Jokes and the Linguistic Mind
I favour any book that applies the logic of Wittgenstein to quotes from the Goon Show. (Often in linguistics the reverse is true.) So I was delighted to have the opportunity to talk to Debra Aarons (University of New South Wales) about her book Jokes and the Linguistic Mind (Routledge, 2011).
Rather than being a work of ‘humour studies’, Jokes and the Linguistic Mind is essentially a broad and accessible introduction to modern linguistics. Debra Aarons has drawn upon her experience of teaching linguistics and her love of wordplay to present a multitude of examples that are both entertaining and illustrative of a vast range of linguistic topics, ranging from pragmatics to syntax to translation studies.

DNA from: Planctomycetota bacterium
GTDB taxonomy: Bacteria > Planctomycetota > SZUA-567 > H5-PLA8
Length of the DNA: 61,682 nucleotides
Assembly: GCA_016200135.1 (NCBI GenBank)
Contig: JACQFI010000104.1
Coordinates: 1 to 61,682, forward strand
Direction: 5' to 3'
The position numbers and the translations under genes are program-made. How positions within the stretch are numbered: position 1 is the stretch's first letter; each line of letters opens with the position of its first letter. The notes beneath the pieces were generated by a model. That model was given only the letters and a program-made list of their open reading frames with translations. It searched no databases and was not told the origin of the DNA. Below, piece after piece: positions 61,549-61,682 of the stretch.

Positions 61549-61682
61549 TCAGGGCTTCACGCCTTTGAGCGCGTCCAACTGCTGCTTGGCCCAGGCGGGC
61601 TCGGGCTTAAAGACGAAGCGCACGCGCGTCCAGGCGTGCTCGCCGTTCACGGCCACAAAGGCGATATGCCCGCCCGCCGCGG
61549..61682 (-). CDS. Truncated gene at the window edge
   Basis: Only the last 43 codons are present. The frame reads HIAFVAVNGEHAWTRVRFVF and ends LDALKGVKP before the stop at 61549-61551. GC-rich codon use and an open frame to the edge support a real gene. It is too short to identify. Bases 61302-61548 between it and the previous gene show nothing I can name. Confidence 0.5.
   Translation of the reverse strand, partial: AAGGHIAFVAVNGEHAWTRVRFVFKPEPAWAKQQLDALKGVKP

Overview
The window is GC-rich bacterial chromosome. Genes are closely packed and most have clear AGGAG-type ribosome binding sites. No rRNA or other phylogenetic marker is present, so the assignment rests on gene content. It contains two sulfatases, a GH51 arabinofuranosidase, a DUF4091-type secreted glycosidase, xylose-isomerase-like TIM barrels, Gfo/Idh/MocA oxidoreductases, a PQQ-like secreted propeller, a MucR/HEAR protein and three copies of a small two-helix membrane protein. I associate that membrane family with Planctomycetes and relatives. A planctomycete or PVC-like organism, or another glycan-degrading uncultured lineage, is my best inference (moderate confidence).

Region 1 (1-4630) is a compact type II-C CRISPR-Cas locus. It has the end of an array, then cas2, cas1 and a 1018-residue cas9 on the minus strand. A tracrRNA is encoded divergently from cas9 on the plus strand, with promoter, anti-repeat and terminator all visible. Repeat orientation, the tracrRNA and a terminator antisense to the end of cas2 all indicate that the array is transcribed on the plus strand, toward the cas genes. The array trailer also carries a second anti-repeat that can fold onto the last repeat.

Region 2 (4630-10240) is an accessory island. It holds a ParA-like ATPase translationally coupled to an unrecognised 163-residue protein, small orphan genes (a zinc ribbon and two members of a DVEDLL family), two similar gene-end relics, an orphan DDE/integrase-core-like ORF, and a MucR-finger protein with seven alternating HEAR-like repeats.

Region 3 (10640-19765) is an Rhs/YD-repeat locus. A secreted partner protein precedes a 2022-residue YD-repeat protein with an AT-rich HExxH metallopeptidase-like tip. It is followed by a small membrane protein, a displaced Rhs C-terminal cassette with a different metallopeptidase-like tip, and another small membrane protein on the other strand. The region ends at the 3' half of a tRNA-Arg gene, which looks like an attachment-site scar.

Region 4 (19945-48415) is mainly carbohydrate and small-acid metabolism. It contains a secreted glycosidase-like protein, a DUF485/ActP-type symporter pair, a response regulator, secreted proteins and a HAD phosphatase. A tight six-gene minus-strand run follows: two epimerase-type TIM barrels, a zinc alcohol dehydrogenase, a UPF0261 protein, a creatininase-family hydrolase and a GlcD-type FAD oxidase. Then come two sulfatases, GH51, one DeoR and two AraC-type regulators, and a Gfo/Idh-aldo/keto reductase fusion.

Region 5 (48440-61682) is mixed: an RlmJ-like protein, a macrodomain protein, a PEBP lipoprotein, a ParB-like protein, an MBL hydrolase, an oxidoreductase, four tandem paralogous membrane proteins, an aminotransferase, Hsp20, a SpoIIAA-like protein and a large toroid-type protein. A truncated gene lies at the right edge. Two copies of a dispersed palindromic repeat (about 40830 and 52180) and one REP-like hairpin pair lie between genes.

In this interview, we discuss the potential insights that humour offers us into how we process language, and how we can exploit this in research. We also consider the language abilities of humorists, and how we create and enjoy jokes without analysis. Finally, we touch upon the tension between wordplay and ‘proper’ linguistics, and I learn what linguists don’t like about crosswords.